top of page

Shini Jain

by Aniya Jain



Tell me a little bit about yourself.

My name is Shini Jain. I currently live in the Dallas, Texas area with my husband and twin daughters, but i was born and raised in Uttar Pradesh, India. I’m a technical program manager with AppDynamics, which is a part of Cisco Systems.

Tell me about your childhood and what it was like being a woman and gender-expansive person in your childhood town.

I spent my childhood in a small town living in a joint family home with uncles/aunts and many cousins. In India, on many festivals, it was considered a blessing to be a young girl because you were presented with many gifts, food, and love from family. One difference that I felt between me and my brother or male cousins was that they weren’t expected to do chores, while me and my sisters were doing things like cooking, decorating for holidays, and things like that.

Why do you enjoy and appreciate being a woman and gender expansive person?

The thing I enjoy most about being a woman is the supporting and loving community that all women are a part of. We try to lift each other up and give others advice, which is something I don’t think many other communities have. I love participating in female leadership programs whenever I get the chance. A few years ago, I attended an event called the “Women’s Leadership Summit” as part of a work trip in Boston. I had the chance to listen to many female leaders like Michelle Obama and Hillary Clinton talk about women in leadership positions in various industries.

What is your passion? How does any work you do relate or align with your passion?

My passion is to lead and manage teams. My work does align with my passion for leading. I get to manage my team, meet new people, and do the things I love. I also enjoy learning new things on my own. For example, I like gardening, I am learning to play the guitar, and I like to cook different cuisines. I am constantly looking for new things and places to explore, and to maybe find a new passion.

What is your proudest accomplishment?

I would say my proudest accomplishment is thatI immigrated to the United States, got my master’s degree, and built a family. I came to the United States in 1999 with my husband. It was a long process to get my citizenship, but I am ultimately happy with my decision to immigrate to this country because I am able to have better opportunities for myself and my family. Getting my master’s degree was a large milestone in my life. I not only learned about software engineering and team management, I met many people that I am still good friends with today.

Having immigrated from India, what do you feel is the biggest difference between the two cultures, and what were you surprised to know was similar?

The biggest difference I noticed when I first came here was the level of infrastructure and development. Roads and cities, even in 1999 were very advanced compared to what it was like back home. Of course, languages are different. Here the primary language spoken is English, but in India, language changes in every town you visit. Other differences include food, music, and style of education. One similarity was the diversity of the people. In America, you have people from all different corners of the world living in one neighborhood. While in a grocery store, you can see so many different kinds of clothing and hear multiple languages spoken around you. Many may not know this, but India is also very diverse. There are so many different languages, religions, clothing styles, and cuisines. It is impossible to pick one thing to represent the whole country.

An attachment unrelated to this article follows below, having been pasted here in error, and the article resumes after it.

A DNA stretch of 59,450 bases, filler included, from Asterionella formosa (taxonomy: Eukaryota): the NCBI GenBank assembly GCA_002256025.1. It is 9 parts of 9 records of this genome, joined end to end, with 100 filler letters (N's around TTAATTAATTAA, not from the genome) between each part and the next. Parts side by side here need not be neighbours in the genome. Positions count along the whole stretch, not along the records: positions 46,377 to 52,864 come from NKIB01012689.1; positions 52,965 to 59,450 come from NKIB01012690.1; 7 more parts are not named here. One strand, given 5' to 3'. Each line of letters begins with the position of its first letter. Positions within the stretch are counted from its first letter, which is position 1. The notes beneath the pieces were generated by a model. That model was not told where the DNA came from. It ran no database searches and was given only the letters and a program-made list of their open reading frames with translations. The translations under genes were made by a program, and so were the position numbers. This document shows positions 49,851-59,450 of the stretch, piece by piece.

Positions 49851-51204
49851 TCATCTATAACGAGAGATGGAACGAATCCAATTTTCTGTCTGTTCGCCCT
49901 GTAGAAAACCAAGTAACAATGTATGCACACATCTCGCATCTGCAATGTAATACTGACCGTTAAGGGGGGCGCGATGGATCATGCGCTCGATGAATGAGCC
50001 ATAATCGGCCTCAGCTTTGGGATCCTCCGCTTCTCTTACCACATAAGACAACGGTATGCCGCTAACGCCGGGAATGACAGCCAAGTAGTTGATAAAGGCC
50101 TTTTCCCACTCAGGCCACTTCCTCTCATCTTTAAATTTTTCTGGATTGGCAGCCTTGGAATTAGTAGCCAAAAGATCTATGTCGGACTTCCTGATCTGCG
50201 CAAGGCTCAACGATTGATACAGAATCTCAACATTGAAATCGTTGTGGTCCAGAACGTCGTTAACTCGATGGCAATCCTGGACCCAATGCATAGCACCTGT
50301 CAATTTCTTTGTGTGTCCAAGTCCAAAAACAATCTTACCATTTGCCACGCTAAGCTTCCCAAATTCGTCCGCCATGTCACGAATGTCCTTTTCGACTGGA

How do you empower yourself?

I empower myself by learning new things whenever I can. Like I said before, I love playing the guitar, gardening, and trying out new recipes. I am always looking for new hobbies to pick up and new activities to try. I also empower myself by listening to other people’s stories. I love meeting new people and learning about their unique experiences and passions.

How do you empower people in your life and community/communities?

I empower others by volunteering in my community. If anybody needs help with anything, I will always drop everything to help them out. I also participate in my local Jain temple. I cook for monthly lunches and help prepare for poojas and special programs.

Do you have any advice for girls who are also trying to empower themselves?

The advice I would give is to stay focused on your goals and passions. Have patience and tolerance when dealing with people that have conflicting personalities. Don’t let anyone ruin your day.

How can the international community help you and your community in a legitimate way? Is there anything you’d like us to know so we can share it with our Global Girlhood community?

Global Girlhood is connecting so many women around the world by sharing stories. Keep up the good work!


bottom of page